1. Welcome to PlowSite. Notice a fresh look and new features? It’s now easier to share photos and videos, find popular topics fast, and enjoy expanded user profiles. If you have any questions, click HELP at the top or bottom of any page, or send an email to help@plowsite.com. We welcome your feedback.

    Dismiss Notice

pusing snow

Discussion in 'Commercial Snow Removal' started by SKRAM423, Sep 29, 2001.

  1. SKRAM423

    SKRAM423 Junior Member
    Messages: 16

    First I would like to say that I have read many threads an this site and have found alot of useful info. Many thanks to all who participate.

    Next, I am looking into starting plowing this year and have a few questions.

    I have read that pusing snow across the roadway is prohibited in most areas. This may seem like a stupid question, but when plowing a driveway where do you go with it?

    I have a Dodge 1500 ext cab. Can I put a v-plow on it?

    What is the best way to acquire new business? How does everyone get their contracts?

    Any input would be greatly appreciated.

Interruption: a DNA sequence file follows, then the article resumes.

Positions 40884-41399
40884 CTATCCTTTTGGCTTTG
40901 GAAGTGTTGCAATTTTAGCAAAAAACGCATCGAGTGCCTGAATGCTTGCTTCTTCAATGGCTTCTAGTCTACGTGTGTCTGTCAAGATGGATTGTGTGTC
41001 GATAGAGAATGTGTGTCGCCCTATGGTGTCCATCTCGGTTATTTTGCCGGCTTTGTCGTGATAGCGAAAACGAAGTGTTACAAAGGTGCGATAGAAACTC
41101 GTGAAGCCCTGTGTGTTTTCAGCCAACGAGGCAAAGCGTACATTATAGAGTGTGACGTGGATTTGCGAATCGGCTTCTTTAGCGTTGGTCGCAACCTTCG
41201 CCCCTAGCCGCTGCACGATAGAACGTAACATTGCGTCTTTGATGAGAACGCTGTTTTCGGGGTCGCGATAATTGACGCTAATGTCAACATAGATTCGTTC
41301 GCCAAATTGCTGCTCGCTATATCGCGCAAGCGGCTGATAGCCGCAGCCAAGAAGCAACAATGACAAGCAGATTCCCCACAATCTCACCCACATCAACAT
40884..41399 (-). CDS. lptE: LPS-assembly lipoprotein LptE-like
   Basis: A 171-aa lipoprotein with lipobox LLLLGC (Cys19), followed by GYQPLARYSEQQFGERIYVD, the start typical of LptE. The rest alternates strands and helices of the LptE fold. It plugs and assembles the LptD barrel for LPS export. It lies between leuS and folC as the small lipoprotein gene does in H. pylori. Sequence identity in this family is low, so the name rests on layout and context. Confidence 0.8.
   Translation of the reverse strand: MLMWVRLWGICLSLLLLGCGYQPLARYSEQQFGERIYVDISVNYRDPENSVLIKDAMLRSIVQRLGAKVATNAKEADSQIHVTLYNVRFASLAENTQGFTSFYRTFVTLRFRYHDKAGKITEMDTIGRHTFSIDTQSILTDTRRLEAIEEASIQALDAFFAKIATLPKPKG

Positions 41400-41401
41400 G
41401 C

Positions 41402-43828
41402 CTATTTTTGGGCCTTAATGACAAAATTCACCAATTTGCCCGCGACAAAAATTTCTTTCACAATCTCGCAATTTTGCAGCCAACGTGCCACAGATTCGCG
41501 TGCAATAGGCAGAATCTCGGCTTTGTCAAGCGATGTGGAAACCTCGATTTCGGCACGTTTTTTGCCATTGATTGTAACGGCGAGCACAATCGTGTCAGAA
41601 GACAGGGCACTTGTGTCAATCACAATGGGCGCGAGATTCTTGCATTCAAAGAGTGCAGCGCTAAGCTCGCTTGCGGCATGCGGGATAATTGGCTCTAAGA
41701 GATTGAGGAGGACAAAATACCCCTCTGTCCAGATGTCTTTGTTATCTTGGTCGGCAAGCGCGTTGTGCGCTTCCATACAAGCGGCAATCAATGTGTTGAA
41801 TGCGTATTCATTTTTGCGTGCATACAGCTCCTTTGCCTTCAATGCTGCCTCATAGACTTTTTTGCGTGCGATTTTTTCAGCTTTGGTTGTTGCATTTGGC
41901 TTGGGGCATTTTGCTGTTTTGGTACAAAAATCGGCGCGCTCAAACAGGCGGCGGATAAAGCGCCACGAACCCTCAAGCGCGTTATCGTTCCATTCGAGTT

Mark S.

    P.S. The user name is my name backwards. Not intended to send people away. :)
  2. Mick

    Mick PlowSite.com Veteran
    from Maine
    Messages: 5,546

    Welcome to PlowSite - the home of snow nuts.
    Have you been to Chuck Smith's site? http://www.snowplowing-contractors.com Great resource for information on snowplowing. As to where to put it - This may seem like a smart aleck answer, but anywhere there's an open spot you can push to without going onto someone else's property. Mainly depends on whether you're in town or rural etc. Be sure to push well back the first few snows. Plan ahead or you'll get closed in and have to haul it away. Usually means hiring a bucket loader or backhoe and tri axle truck. Expensive. As to putting a v-plow on your extended cab 1500 - check with your plow dealer. You don't want to exceed GVW and they'll know if they can put a particular plow on your truck. As for getting business you might try putting an ad in the neighborhood newspaper and letting neighbors know you're in business. Make sure to get insurance. You'll need an vehicle rider and commercial liability. My advise is to start small and grow slow. Get a couple of driveways to start. If you have no experience, start with your own driveway until you get the hang of it. Won't take more than one or two snows. Then get a couple driveways...